» Friday, May 21, 2004


Asked if the Prime Minister supported Pakistan’s bid to rejoin the Commonwealth, the PMS said that a decision would be taken by all the members of the Commonwealth. She said later that the Government believed that Pakistan had fulfilled the conditions set by the Commonwealth Ministerial Action Group (CMAG) to rejoin the Commonwealth, but the decision would be taken by the CMAG.

Briefing took place at 11:00 | Search for related news


  1. How many other democracies have military presidents.

    Comment by MA Kaiserimam — 24 May 2004 on 2:03 am | Link
  2. Depends on your interpretation of "democracy"… Israel?!?! USA?! Let’s face it; the word "democracy" has well and truly lost its meaning. The UK is far enough away from being a real democracy as it is; democracy in the US is a joke, and as for Pakistan; that’s almost as bad as saying Afghanistan is democratic.

    Comment by PapaLazzzaru — 24 May 2004 on 5:49 am | Link
  3. In a democracy, you get what you ask for. If you don’t like it, vote differently. You want change? Vote for agents of change.

    Don’t vote Labor or Tory and complain about a two-party system.

    Comment by Gregory Block — 24 May 2004 on 10:37 am | Link
  4. I think that there is a gentleman agreement in between about a dozen of most developed countries (democracies) that no developing country should get any help to become a democracy. This is why almost all countries (except two or three) who came to their (socalled) independence after second world war are no democracies. If any one tried to be a democracy the other democracies crushed them. Is there any one democratic country willong to stop providing "aid" or dealing with undemocrtic countries???

    Comment by Kaiserimam — 13 Sep 2004 on 12:34 am | Link
  5. I agree with you on the two part system Gregory – to a point. But it does become a bit of a vicious cycle. Because there is a perception that to vote for your first choice is a waste; and that it is more important to stop the one big party you really hate getting in, the big two get more votes and reinforce the initial perception.

    Comment by Lodjer — 13 Sep 2004 on 12:45 pm | Link
  6. If everyone voted for the party they actually thought best fit what they wanted, parliament would be so fragmented that coalitions would be required just for anything to get done, and the policies which came out of government would actually much more closely match our wishes and desires.

    The fact we all run around thinking "a single party must end up with total control" is the same thing that leads all these parties to run around pretending that they need all those bloody voters just to be effective – and become lowest-common-denominator button pushers as a result, spinning a story in as many ways as possible so as to cover as much of the spectrum of opinion with their actions as is humanly possible.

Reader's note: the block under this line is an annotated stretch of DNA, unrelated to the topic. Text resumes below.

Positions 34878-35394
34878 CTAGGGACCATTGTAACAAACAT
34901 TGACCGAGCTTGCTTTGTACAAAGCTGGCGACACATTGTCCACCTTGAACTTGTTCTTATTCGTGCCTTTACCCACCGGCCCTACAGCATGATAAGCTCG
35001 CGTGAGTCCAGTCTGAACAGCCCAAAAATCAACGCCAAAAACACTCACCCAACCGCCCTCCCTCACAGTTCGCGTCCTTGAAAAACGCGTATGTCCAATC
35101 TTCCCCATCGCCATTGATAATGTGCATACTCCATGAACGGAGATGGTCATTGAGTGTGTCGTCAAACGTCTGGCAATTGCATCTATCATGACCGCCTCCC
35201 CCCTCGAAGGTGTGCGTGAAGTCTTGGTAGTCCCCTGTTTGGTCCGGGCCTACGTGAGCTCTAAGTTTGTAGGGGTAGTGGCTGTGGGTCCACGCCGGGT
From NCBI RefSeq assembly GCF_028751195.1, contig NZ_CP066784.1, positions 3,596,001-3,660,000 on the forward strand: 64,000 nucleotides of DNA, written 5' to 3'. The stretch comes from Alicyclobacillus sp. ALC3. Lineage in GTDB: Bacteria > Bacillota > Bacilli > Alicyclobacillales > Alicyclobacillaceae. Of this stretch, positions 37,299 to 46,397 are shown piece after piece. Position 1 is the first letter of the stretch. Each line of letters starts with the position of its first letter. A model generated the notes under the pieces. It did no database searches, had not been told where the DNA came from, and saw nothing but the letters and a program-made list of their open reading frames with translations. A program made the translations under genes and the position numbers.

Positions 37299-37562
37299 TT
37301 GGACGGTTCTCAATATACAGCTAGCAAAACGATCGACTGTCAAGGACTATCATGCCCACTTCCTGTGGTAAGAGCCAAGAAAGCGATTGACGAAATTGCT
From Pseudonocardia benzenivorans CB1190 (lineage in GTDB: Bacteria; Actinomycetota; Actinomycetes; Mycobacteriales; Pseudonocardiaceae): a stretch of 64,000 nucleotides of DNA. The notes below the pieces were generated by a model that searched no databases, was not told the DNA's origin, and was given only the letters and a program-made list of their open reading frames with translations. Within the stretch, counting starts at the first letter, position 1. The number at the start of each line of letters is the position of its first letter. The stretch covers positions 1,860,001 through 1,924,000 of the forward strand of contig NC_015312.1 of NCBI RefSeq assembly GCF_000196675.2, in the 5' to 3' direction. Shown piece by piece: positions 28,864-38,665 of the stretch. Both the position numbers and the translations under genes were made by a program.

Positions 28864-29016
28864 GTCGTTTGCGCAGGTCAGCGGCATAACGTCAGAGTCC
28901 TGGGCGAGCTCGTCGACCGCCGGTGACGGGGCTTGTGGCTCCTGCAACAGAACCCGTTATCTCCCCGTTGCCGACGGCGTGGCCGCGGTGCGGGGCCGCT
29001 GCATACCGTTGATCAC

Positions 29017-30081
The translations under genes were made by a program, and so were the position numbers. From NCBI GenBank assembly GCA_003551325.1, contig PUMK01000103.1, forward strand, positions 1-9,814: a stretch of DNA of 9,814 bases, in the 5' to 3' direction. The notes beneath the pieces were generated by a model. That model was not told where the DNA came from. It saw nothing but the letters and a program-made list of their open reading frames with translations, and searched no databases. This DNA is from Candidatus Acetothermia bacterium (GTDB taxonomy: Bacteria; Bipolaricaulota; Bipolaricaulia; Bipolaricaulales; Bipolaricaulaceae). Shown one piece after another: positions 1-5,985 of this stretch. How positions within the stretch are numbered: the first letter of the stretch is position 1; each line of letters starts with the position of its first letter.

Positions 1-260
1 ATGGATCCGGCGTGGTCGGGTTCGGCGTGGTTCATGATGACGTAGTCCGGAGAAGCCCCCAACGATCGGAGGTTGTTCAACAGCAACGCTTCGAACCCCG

We create the problem. We are the first thing in politics that neeed to be changed – not politics, not the politicians, us. We are the problem, we are the solution. We just need to get off our butts and start voting the way we feel, rather than trying to beat paid statisticians at their own game or do what the paper told us to.

    Comment by Gregory Block — 13 Sep 2004 on 4:08 pm | Link
  7. I couldn’t agree more – but, case in point, recent London Mayor elections:

    I wanted to vote Green Party, you stand there with paper in hand, and think "right, one vote, do I give it to Ken, keep Norris out, and get some of what I want: or do i vote Green, walk home with my head held high, and run the risk of getting nothing I want. I voted Ken, given how close it was, was it not the right move (for me)?

    I agree entirely with what you say, coalitions get results when their mix of policies is right, and fall when they don’t. As we are, its all just spin, personality, and shifts every decade or so.

    We are, as you say, the problem. And we should be the solution too, but how do we do it? far from reversing the trend are we not headed more and more toward a US style situation; where the slickest ad campaign, the biggest election budget, and the least honorable dirt digging wins the day?

    Could a reform of party funding help?

    Comment by Lodjer — 13 Sep 2004 on 4:25 pm | Link
  8. Reform of party funding will definitely help. To prove it, you need look only at how hard those most guilty of needing reform fight not to have it reformed.

    Campaign finance reform has been the big "elect me and I’ll fix it" speech fixture in U.S. campaigns for as long as I’ve been alive and able to read. Every single senator ever elected in Wisconsin during my life has claimed to want it and failed to do it; likewise, every President. As the UK corrupts its own system, it too will find it has no stomach for the modifications needed to protect it.

    Comment by Gregory Block — 13 Sep 2004 on 10:49 pm | Link

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